Swimmers make sacrifices

by David La

Seven members of the No. 11 Gophers women’s swimming team heading to the NCAA championships March 18-20 in Athens, Ga., got a firsthand look at what it takes to contend at the national level at the expense of one.
Junior Jenny Hennen, a three-time NCAA veteran, got an abrupt reminder of the work necessary to ensure a quality performance — no excuses allowed.
Stricken by a cold that held her out of practice for four days, she was not welcomed back with open arms, but rather with a figurative kick in the backside.
“When I came back (the coaches) were pretty hard on me,” Hennen said. “They just went after me because I didn’t have much time left. I needed to start training.”
While Hennen automatically qualified for NCAAs in the 200-meter butterfly event, she will also be a part of four out of five team relays, and scoring in each relay is something coach Jean Freeman underlined as a primary team goal.
“I would like to believe all five relays could score,” Freeman said. “We’ve never done that in our history, but I think this year we could.”
A feather in Minnesota’s relay cap will be the continuity of the team’s competing athletes.
“In the past we haven’t gotten all the individuals that swam all the relays at Big Tens,” said Beth Shimanski, a senior co-captain. “This year, we’ll have the exact same relays swimming at NCAAs that swam at Big Tens.”
Unlike in the Big Ten’s championships, the Gophers must qualify their relay teams during the afternoon preliminaries in order to earn a berth in the finals.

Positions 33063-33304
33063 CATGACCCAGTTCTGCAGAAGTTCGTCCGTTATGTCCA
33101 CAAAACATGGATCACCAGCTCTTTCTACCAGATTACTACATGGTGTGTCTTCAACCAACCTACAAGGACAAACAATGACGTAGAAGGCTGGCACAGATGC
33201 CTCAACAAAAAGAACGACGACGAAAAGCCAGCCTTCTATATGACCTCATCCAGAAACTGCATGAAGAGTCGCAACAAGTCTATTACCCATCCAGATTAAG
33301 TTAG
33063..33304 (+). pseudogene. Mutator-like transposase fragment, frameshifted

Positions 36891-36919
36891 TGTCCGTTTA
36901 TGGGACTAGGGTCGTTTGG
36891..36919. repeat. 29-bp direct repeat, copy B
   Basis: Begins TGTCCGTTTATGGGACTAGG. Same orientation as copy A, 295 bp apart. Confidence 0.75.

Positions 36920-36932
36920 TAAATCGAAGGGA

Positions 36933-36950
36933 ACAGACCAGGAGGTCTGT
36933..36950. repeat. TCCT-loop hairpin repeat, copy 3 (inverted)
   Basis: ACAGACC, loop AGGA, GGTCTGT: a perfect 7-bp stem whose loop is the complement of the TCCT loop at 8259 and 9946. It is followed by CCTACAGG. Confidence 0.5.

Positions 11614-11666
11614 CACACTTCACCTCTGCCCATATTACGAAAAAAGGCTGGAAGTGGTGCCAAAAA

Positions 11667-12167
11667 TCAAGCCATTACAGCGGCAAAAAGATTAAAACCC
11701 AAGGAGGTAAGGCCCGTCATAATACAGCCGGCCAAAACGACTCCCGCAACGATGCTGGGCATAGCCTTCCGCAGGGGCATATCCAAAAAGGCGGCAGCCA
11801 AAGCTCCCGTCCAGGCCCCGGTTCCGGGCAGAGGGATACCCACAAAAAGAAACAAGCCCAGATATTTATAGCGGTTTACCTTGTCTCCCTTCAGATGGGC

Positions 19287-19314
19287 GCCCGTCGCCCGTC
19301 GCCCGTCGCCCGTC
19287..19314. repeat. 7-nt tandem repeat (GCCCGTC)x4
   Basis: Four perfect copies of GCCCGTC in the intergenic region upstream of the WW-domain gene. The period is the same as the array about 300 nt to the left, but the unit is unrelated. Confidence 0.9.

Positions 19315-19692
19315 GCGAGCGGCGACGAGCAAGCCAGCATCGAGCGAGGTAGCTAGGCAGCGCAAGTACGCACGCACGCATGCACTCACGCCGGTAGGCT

“Preliminaries are going to be the most important,” sophomore Katy Christoferson said. “I think if we swim well in preliminaries, finals will take care of themselves.”
It would seem that the additional physical burdens would be eased by a large crowd and the comforts of home, much like the hosting of Big Tens. Not so, says junior Kate McMillan, who hopes to tap in to the ballyhoo of NCAAs.
“With Georgia, they’re going to be in a real big title fight with Stanford, Southern Methodist University and some of the other real top schools,” McMillan said. “Just to be able to feed off that energy but not have to provide it ourselves will be really huge.”
In contrast to the group that finished No. 16 at NCAAs last year, this year’s squad is young and lacks individual scoring punch. As a result, the goals of improvement appear modest, but the great team depth shown at Big Tens does not factor at NCAAs.
“The plus to this year’s team was its Big Ten (championship) qualities,” Freeman said. “(NCAAs) is a different meet, a different situation. So for us to move up to top 15, that’s a huge improvement.”